Creighton University has released their latest Farmland-Price Index, and as predicted by me and other observers of the farmland market, values have continued on an upward trend, for the 26th consecutive month. Strong consumer demand and continued low interest rates are thought to be fueling the rise.
Nebraska farmland prices have reached an average $2,410 per acre – up an astonishing 31% from a year ago. That’s the largest uptick in year to year price in the 34 years that the academics have been collecting the data. Other states have posted similar trends, if not similarly outsized returns. Unsurprisingly, investors have been entering the market in increasing numbers; one major Illinois land broker reports that non-farmer investor involvement jumped from 66% of sales in 2010 to 73% in 2011.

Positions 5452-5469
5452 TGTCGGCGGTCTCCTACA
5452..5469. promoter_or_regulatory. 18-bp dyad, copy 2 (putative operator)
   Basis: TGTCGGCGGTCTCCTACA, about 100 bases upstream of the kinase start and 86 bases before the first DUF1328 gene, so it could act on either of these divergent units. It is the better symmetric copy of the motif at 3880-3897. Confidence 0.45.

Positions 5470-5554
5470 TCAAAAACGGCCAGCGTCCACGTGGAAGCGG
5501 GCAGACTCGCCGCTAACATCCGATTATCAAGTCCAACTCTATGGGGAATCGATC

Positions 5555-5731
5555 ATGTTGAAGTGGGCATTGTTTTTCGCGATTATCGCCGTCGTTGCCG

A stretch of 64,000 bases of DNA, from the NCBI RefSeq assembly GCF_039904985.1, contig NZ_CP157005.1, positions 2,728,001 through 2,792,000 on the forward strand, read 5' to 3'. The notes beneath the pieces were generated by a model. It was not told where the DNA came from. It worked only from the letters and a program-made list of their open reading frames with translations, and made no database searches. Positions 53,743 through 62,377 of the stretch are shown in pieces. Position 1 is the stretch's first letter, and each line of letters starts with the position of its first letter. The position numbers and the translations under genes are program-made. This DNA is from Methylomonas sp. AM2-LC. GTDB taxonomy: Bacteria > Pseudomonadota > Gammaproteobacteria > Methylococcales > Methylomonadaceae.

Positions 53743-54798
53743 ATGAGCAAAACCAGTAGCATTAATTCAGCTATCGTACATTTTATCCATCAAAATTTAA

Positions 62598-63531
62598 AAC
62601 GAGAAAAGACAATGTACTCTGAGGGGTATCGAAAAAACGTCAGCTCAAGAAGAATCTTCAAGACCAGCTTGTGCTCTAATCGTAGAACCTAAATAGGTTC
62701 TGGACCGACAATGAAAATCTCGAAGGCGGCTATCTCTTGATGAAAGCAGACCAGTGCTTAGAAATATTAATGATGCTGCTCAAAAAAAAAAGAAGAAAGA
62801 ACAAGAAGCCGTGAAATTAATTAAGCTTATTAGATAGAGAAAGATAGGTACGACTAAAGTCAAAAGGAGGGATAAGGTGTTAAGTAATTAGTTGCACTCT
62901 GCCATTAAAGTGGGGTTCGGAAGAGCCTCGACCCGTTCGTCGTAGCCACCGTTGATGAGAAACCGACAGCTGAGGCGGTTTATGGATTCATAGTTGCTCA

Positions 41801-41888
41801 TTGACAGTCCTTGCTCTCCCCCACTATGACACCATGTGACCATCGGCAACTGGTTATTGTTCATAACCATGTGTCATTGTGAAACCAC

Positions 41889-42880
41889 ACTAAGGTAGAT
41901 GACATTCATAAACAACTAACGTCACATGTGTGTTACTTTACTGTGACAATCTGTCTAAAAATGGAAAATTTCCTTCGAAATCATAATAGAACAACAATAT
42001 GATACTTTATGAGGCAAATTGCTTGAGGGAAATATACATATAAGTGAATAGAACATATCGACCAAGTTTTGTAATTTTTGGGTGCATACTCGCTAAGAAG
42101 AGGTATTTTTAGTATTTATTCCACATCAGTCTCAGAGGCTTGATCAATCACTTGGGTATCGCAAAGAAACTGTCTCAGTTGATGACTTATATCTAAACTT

Finally, bankers are also showing confidence in the continued strength of the sector. The Confidence Index, a metric that follows bankers’ expectations for rural economic performance over the next six months, rose to 63 in March of 2012, a bump from 60.3 in February. The most pessimistic analysts I am hearing from are predicting slowing and plateauing of growth; nobody is expecting prices to go down. It continues to be a great time to be involved in the rural economy.